Recently, Defense secretary Robert Gates fired the civilian and military heads of the Air Force as a result of an investigation by Admiral Kirkland Donald into the above incidents and the general state of Nuclear weapon technology inventory security. Donald concluded that both of the above incidents had, according to the Financial Times, "'common origin' which was 'the gradual erosion of nuclear standards and a lack of effective oversight by air force leadership'."Apparently, according to a closed, classified briefing the Pentagon made to congress, the nuclear security problem is much worse.Yesterday, the Financial Times ran an article, by Demetri Sevastopulo headlined, "US N-weapons parts missing, Pentagon says."On Wednesday,the senate Armed Services committee received a closed, classified briefing from the Pentagon that discussed the problems the Airforce is having managing its nuclear weapons inventory. seeking further information, I contacted the office of the majority committee chair. A staffer for Senate Armed Services Committee majority chair, Senator Carl Levin (D-MI) responded to my inquiry, "The briefing was classified so we cannot comment on the substance of the briefing. As indicated in the hearing notice, Admiral Kirkland Donald was the briefer. He briefed his report on the nosecone shipment to Taiwan incident. The report was conducted at the request of Secretary Gates. The committee takes the security of nuclear weapons very seriously."The FINANCIAL TIMES article reported, that as the result of an investigation into why missile nose cones were inappropriately shipped to Taiwan,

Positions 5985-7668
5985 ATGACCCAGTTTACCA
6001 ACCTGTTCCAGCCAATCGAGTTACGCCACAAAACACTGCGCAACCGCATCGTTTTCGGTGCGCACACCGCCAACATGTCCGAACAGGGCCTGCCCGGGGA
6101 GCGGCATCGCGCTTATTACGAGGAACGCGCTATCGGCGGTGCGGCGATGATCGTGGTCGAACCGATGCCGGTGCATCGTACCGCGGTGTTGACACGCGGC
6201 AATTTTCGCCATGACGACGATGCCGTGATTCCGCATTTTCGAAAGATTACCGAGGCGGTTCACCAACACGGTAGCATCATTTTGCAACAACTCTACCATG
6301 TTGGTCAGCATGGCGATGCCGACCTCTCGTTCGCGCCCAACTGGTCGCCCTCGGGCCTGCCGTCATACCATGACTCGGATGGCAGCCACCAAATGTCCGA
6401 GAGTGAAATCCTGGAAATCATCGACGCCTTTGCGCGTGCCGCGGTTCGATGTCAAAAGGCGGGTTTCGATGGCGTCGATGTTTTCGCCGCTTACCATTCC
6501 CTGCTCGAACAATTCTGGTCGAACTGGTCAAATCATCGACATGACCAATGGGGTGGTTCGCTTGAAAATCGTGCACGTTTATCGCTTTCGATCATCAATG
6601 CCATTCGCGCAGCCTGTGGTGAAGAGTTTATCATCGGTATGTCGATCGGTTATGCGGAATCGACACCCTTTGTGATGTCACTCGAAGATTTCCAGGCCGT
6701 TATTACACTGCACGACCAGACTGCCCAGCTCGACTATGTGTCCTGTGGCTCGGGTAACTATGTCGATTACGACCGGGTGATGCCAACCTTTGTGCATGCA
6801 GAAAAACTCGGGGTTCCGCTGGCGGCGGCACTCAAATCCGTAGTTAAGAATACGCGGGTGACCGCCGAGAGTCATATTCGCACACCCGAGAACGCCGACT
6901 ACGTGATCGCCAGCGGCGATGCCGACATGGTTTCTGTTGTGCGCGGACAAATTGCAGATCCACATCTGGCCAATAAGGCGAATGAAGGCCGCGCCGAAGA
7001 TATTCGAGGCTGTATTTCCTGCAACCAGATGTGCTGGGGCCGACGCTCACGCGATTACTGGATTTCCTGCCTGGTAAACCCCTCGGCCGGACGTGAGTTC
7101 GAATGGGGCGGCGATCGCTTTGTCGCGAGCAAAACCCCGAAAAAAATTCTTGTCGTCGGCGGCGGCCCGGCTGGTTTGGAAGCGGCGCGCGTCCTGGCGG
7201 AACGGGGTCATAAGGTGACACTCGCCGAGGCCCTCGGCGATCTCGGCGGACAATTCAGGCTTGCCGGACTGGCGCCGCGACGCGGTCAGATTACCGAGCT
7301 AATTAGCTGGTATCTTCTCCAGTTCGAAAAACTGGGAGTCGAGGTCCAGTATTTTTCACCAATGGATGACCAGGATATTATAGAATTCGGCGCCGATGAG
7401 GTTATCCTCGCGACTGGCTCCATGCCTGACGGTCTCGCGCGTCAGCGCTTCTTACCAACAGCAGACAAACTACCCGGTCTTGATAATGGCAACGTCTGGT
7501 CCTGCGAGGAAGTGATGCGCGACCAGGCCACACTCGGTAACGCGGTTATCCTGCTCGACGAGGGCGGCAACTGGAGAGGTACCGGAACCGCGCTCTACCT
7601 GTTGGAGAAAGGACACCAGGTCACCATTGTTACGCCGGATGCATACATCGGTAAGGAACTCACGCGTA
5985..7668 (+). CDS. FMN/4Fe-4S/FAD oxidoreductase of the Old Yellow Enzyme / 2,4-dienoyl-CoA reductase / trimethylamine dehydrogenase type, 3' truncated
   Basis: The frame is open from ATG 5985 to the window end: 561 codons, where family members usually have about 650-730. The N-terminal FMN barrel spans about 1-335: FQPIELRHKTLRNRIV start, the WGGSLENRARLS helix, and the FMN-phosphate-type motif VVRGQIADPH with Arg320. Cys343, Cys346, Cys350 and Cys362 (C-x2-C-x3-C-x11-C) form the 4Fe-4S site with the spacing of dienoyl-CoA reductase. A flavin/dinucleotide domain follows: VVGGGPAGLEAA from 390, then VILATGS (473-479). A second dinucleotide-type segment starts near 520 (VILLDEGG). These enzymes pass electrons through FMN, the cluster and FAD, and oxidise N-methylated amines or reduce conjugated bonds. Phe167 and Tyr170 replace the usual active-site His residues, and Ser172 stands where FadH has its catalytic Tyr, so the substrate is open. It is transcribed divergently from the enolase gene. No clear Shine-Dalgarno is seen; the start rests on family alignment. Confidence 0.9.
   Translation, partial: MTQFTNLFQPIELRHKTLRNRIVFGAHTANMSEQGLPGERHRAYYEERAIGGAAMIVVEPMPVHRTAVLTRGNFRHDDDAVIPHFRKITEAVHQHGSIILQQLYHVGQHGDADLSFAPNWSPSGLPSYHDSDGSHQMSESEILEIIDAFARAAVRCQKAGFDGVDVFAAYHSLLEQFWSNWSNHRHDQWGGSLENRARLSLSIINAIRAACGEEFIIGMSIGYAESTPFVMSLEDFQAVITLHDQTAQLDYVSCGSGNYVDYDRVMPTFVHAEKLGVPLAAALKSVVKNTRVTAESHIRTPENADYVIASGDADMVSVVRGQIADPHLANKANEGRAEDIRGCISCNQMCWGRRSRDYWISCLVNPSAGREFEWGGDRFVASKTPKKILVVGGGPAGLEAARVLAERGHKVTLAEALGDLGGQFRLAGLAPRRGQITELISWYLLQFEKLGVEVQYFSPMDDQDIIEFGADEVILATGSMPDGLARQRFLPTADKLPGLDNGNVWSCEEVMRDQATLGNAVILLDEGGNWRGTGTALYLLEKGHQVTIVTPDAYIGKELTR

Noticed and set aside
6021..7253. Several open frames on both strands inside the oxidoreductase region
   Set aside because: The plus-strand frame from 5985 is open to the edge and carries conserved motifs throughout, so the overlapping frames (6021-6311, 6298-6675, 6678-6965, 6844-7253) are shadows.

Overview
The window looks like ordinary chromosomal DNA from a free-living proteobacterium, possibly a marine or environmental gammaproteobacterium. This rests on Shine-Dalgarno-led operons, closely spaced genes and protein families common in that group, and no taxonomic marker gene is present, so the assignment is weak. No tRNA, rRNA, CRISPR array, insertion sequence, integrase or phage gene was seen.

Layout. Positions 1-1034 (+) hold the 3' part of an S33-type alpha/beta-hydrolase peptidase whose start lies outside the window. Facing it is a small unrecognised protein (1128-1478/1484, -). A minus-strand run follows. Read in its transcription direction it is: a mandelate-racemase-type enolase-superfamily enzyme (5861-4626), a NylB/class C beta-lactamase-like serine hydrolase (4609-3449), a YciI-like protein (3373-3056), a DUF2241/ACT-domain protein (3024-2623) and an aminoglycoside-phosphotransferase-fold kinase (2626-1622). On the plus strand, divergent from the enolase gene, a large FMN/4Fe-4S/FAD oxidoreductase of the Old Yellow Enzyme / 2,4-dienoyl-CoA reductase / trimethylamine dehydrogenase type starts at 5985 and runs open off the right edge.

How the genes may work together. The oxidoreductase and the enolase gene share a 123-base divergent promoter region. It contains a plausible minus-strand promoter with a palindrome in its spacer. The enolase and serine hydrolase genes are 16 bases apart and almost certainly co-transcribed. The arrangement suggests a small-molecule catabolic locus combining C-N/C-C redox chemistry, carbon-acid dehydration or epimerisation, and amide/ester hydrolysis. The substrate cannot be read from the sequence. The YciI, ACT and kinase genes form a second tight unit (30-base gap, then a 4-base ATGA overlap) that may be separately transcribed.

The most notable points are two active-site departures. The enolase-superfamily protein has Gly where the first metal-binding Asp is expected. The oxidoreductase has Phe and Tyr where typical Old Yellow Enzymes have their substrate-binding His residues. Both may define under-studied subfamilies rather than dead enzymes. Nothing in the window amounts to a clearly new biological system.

"According to previously undisclosed details obtained by the FT, the investigation also concluded that the air force could not account for many sensitive components previously included in its nuclear inventory.One official said the number of missing components was more than 1,000. Navy Adm. Mike Mullen, chairman of the Joint Chiefs of Staff, speaking at Nellis Air Force Base, the Las Vegas Review Journal reported, said "the problem has been mounting "for at least a decade. Some say longer.""The FT article cited Darryl Kimball, executive director of the Arms Control Association think tank, in Washington D.C., as commenting on the report of the missing technology as